A spokesman for the League of American Theatres and Producers told AFP that the talks were still going on at 6:00pm (local time) on Sunday.
The spokesman did not disclose whether the two sides had made progress in their negotiations.
Stagehands walked out some two weeks ago, turning the lights out at some 27 Broadway theatres and leaving disappointed ticket holders arriving at theatres to find doors closed and picket lines set up outside.
Since then just one show has reopened.
Last week a judge ordered the theatre showing Dr Seuss' How the Grinch Stole Christmas! to reopen because only the theatre's landlord and not the show's producers were involved in the dispute.
The strike hinges on contract negotiations, with producers saying they are forced to hire an unnecessarily large number of stagehands, often to perform minor duties.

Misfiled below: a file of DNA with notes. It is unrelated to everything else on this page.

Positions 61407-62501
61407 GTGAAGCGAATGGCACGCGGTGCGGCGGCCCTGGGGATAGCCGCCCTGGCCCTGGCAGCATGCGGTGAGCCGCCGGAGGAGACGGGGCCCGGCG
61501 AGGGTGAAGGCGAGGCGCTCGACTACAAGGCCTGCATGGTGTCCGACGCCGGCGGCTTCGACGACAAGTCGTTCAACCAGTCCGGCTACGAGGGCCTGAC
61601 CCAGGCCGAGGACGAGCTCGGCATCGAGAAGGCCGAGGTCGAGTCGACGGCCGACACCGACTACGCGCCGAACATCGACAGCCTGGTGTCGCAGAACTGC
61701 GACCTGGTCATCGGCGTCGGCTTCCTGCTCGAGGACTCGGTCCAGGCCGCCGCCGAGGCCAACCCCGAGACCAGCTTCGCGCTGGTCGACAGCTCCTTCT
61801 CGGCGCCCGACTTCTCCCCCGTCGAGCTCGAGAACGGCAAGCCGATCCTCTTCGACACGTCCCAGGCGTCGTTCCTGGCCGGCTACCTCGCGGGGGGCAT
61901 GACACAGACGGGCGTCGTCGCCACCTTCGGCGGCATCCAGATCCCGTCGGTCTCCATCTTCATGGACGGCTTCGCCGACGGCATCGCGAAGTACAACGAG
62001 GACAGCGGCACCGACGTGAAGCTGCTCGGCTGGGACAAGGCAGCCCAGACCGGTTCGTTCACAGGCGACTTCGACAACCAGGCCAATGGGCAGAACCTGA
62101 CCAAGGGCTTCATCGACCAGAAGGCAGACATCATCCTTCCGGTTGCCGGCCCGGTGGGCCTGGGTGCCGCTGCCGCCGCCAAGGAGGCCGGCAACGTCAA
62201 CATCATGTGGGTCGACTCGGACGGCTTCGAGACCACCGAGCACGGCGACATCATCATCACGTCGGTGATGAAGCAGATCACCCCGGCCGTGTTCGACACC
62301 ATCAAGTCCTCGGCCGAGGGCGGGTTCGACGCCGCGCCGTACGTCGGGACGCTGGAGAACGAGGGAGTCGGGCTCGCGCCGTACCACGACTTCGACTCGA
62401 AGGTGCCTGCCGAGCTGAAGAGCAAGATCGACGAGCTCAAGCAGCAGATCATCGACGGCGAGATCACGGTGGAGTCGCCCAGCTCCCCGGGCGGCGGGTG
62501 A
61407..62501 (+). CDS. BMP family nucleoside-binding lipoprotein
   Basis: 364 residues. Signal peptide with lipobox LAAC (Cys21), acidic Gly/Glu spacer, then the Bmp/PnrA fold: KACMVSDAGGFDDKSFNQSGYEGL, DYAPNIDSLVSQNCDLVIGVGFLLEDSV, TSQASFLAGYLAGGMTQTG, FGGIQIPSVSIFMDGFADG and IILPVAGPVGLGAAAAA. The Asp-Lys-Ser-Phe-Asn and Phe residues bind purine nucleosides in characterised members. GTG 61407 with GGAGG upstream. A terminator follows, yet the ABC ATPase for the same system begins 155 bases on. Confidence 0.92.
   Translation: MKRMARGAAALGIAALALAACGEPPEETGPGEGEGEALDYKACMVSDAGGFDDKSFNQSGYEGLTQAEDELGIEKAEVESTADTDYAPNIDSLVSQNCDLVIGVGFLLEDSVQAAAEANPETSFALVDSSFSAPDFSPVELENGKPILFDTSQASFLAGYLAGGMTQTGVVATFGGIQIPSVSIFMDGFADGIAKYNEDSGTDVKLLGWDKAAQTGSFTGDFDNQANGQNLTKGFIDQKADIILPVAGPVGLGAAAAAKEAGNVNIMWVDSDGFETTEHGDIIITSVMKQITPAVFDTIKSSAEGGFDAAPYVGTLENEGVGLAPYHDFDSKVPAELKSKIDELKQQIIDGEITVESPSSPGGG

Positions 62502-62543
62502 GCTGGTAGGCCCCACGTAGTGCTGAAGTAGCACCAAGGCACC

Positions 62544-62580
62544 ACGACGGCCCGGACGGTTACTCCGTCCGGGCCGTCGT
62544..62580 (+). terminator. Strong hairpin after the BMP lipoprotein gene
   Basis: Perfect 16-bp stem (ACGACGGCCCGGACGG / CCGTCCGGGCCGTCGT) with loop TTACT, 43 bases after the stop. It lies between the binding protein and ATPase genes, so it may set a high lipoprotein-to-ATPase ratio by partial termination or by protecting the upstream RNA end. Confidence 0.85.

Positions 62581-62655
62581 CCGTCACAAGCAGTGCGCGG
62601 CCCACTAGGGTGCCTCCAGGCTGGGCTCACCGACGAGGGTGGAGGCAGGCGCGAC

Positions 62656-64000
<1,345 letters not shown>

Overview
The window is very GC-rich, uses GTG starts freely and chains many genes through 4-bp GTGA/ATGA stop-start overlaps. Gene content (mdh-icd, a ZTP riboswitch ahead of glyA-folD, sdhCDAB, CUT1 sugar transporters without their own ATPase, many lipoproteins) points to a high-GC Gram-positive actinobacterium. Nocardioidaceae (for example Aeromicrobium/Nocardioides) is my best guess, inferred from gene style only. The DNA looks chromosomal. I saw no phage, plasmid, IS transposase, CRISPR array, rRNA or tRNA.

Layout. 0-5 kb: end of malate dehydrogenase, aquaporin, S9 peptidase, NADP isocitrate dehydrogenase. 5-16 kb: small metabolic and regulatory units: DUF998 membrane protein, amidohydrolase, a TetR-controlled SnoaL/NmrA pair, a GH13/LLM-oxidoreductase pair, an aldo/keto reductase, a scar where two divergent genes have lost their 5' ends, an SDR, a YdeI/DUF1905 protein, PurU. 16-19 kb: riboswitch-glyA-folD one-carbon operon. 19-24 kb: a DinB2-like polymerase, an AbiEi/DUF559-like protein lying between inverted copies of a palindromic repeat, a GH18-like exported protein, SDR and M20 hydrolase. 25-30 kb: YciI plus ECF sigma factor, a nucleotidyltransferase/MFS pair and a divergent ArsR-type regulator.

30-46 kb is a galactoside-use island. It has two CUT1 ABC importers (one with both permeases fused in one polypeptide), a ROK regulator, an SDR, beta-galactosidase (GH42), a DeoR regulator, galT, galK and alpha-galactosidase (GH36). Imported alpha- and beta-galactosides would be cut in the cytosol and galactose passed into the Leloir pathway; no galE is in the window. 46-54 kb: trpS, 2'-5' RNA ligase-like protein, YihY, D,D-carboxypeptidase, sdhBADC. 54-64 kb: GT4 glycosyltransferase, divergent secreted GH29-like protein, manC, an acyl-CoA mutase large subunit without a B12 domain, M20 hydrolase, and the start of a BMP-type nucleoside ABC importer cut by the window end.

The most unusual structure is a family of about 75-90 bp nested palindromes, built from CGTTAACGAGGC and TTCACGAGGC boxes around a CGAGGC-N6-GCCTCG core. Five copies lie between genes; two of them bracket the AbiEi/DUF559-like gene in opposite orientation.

The unions have accused the theatres of trying to make cutbacks.
The two sides held talks last weekend, but negotiations broke down when the union representing stagehands rejected compromise proposals put forward by the producers.
The industrial action is the third stoppage on Broadway in 30 years.
The last, a strike by musicians in 2003, lasted just four days.
It is estimated to have cost theatre producers several million dollars.
This year's strike is thought to have been especially damaging since it closed down some of Broadway's most profitable shows over the lucrative Thanksgiving Day weekend. © 2007 Australian Broadcasting Corporation